In its submission to the select committee inquiry into “fake news”, The Guardian has warned that digital advertising market dominance by the likes of Facebook and Google “threatens to undermine investment in high quality journalism”.
The newspaper also said it believed “fake news” to be a “symptom of a bigger phenomenon associated with the rapid maturation of a system of networked global digital platforms which offer a scale of instant viral interconnectivity unparalleled in the history of communication”.
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The inquiry, run by the Culture, Media and Sport Select Committee, closed to submissions in March and is expected to publish evidence later this month. It is understood to have received around 100 pieces of evidence with a report set to be published in September.
In its written submission, Guardian Media Group said Facebook and Google played a “pivotal role” at the “heart of the news ecosystem” and that this “poses a number of challenges for news organisations”.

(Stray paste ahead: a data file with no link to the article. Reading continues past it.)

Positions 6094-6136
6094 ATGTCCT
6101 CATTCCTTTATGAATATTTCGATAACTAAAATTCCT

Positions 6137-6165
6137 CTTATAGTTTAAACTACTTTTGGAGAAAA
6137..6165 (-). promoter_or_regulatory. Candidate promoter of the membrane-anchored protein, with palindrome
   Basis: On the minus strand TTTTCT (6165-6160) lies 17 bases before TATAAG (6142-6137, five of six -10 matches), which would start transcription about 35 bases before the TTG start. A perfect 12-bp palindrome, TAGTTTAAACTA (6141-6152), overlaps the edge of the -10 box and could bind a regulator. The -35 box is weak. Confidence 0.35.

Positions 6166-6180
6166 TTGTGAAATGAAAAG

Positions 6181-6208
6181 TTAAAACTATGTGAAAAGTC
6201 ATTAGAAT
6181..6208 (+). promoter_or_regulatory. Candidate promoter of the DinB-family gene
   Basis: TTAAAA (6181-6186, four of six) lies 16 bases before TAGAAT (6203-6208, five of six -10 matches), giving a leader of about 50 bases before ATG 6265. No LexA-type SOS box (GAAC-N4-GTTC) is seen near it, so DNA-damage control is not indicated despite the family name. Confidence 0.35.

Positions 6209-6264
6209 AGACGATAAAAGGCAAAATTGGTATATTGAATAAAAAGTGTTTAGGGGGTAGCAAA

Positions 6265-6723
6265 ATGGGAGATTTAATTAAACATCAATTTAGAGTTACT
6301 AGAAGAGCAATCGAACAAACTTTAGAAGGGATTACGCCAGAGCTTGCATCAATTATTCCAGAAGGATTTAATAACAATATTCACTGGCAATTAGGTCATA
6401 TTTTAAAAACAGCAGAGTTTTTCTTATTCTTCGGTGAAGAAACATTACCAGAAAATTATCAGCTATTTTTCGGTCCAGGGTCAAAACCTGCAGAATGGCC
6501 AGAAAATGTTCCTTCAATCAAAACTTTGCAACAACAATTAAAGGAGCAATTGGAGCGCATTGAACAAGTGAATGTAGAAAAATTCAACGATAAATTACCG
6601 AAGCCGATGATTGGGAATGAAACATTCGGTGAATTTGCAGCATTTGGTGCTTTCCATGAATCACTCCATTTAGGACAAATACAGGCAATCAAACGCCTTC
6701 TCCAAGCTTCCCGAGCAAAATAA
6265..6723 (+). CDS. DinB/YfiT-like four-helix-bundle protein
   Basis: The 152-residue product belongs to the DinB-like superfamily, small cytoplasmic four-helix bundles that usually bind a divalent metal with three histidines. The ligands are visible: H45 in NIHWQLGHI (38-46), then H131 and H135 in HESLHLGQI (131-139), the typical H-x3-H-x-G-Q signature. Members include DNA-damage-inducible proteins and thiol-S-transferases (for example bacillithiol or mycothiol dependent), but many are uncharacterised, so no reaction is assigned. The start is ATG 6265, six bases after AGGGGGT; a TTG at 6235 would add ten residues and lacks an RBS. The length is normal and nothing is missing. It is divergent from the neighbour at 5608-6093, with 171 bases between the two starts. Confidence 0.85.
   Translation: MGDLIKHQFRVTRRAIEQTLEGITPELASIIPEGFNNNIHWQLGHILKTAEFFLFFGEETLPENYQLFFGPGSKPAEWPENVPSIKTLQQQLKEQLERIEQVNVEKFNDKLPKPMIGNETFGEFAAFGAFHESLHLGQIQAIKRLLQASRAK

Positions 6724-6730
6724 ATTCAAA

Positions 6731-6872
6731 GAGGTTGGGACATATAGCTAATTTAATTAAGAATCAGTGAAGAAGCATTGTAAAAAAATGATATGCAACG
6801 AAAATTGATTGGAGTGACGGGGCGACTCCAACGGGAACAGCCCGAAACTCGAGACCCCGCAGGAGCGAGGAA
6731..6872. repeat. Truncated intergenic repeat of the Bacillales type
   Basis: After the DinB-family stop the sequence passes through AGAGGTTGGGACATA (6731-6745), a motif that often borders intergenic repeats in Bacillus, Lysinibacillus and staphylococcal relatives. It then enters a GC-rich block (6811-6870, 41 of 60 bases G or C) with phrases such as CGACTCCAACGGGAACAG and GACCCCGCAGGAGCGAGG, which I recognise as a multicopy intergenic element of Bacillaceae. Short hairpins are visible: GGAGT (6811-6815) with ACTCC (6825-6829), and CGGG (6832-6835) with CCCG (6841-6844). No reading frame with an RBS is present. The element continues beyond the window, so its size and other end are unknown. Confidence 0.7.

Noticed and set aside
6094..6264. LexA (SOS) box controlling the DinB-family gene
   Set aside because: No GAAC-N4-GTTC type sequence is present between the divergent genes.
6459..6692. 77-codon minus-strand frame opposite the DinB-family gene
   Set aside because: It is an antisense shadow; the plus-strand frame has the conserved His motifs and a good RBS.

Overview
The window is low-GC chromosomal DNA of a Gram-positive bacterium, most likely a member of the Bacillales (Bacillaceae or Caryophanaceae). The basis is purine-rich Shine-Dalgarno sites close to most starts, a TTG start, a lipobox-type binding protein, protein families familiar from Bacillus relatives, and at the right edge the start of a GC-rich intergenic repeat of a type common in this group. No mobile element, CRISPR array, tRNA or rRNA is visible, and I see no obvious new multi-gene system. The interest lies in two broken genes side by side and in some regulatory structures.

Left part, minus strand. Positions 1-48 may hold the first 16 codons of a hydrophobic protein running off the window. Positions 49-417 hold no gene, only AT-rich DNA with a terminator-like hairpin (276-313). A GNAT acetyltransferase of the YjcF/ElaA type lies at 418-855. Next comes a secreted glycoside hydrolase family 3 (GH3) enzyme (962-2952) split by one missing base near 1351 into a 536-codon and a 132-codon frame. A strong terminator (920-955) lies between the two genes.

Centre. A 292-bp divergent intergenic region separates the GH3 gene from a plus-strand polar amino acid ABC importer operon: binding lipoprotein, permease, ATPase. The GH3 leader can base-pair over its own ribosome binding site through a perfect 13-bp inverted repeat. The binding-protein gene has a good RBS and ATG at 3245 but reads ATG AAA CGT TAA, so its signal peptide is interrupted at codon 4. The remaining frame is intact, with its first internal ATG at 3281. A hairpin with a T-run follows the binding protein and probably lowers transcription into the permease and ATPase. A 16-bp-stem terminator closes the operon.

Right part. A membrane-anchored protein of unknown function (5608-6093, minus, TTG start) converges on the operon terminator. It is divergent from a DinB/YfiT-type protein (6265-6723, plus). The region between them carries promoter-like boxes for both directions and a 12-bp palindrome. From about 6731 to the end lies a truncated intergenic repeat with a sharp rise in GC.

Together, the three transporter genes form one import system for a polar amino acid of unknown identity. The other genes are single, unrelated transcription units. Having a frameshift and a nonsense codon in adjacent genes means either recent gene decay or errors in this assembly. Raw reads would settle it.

“First, the primary objective of search and social platforms is not to exposure users to a wide variety of high quality news, but to retain users in order to serve advertising,” it said.
“Successive changes to platform algorithms have tended to favour viral content shared by friends and family, rather than high quality journalism.
“Second, the distribution of news within aggregated environments disintermediates journalism from the source website of that content, undermining the connection between users and trusted news brands.”
The Guardian also claimed the inquiry was taking place “within an evidential vacuum” because data about the impact digital technology has on media consumption in society belonged to the individual platforms, and so is not in the public domain.
Picture: Reuters/Suzanne Plunkett